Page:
The Washington Post

Mac OS X Lion’s new features aim to boost productivity

In the frenzy over iCloud, OS X Lion got overshadowed after Apple CEO Steve Jobs spoke at the Worldwide Developers Conference on Monday.

But the new operating system has some pretty neat features. Here’s what you need to know about Lion:

What’s new? Apple exec Phil Schiller said Monday that the Lion has over 250 new features. He highlighted a few meant to boost productivity and make Apple’s user interface even easier to navigate.

One thing is clear: Lion emulates the mobile iOS. Launchpad is the all-new way to operate a computer, with a main screen that shows all applications. It looks exactly like the home screen on an iPhone or iPod Touch, and it works the same way. Mission Control pulls together the features of Apple’s Expose, Spaces and Dashboard, letting users navigate between open applications and to group windows into different desktops.

New multi-touch gestures also incorporate mobile elements, with tap-to-zoom and pinch-to-zoom. Lion also lets users view applications in full screen, taking advantage of all the screen real estate.

AutoSave and Versions help users browse multiple versions of a document to keep track of changes. Another feature, Resume opens applications right where the user left off, cutting down on set-up time.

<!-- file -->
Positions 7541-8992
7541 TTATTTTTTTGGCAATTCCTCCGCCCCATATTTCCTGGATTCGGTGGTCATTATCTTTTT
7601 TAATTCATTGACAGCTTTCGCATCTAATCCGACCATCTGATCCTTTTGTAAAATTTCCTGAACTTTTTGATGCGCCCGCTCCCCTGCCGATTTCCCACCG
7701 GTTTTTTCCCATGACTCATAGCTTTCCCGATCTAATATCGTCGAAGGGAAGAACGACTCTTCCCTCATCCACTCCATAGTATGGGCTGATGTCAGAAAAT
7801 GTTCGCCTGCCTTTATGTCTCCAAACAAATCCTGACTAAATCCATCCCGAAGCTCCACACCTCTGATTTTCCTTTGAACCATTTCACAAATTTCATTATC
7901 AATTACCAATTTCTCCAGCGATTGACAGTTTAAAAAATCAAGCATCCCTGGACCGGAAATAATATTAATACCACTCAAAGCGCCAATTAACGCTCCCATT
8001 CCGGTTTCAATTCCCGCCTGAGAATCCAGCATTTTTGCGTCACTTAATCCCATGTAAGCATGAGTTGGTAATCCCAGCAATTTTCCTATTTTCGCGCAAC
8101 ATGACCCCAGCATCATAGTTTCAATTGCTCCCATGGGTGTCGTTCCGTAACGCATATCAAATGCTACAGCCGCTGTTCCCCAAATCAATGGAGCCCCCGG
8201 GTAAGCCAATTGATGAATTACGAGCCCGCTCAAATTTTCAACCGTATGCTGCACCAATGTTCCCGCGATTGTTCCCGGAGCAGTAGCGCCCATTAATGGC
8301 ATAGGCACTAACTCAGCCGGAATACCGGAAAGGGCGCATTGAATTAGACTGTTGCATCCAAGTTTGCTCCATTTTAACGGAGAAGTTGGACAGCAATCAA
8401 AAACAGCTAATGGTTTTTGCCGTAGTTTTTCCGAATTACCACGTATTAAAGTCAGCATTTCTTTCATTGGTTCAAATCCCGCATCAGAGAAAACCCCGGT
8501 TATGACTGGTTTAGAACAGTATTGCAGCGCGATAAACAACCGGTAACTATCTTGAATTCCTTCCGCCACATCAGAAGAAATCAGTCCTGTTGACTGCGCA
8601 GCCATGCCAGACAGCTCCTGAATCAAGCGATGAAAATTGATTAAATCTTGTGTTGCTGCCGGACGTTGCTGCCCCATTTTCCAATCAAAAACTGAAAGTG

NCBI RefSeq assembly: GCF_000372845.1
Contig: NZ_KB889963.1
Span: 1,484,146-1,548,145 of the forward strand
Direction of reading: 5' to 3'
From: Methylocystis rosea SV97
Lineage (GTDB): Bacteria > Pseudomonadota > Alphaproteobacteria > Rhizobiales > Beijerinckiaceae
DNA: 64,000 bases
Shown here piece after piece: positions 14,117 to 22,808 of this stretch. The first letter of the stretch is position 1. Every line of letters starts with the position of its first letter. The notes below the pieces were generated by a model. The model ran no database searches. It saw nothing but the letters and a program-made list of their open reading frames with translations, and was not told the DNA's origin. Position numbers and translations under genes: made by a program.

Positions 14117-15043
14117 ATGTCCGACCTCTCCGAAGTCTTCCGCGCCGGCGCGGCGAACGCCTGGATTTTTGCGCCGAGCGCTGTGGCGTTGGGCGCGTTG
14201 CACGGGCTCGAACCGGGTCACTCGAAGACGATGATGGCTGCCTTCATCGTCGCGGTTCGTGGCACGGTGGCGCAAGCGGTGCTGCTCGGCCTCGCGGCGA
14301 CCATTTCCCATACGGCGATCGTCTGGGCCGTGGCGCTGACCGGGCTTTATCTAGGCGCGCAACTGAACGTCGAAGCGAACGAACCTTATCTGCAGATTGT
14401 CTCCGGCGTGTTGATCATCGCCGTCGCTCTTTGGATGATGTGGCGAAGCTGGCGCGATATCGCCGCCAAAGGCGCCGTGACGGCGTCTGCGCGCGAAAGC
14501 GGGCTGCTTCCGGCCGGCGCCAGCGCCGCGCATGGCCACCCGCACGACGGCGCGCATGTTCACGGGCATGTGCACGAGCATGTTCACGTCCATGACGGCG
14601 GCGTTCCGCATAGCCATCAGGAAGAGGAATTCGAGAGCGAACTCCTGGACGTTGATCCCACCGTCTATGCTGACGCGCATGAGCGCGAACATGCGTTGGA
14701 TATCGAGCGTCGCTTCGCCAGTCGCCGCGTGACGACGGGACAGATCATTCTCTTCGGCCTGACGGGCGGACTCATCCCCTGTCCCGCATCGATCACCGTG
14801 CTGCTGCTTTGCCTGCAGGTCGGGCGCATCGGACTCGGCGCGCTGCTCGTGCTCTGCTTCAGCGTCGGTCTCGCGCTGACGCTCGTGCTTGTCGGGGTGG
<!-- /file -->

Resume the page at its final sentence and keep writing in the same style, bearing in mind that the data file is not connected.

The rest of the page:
As for software and sharing, Apple unveiled a secure WiFi-sharing system called AirDrop and gave Mail an iPad-like makeover by introducing columns, a better conversation view and smarter search features.

When is it coming out? Lion is out to developers as of Monday, but it will be hitting shelves in July.

How much is it? Here’s the shocker. While most OS X updates have been $129.99, Apple has dropped the price of Lion to $29.99.

What are the requirements? To run Lion, users need an Intel Mac with an Intel Core 2 Duo, Core i3, Core i5, Core i7 or Xeon processor. They will also need the latest version of Snow Leopard to update, so eager upgraders should keep up-to-date with the latest system updates from Cupertino, Calif.

How do I get it? In another interesting move, Apple is offering Lion only through the Mac App Store. It’s a 4 GB download, so you may want to set it up and go fix yourself a snack while you wait for it to download. Jobs said that Lion can be used on multiple computers.

Related stories:

WWDC: Liveblog

WWDC 2011: iCloud, iOS 5, Lion and Apple CEO Steve Jobs

PHOTOS: Apple hits and misses over the years

Hayley Tsukayama covers consumer technology for The Washington Post.



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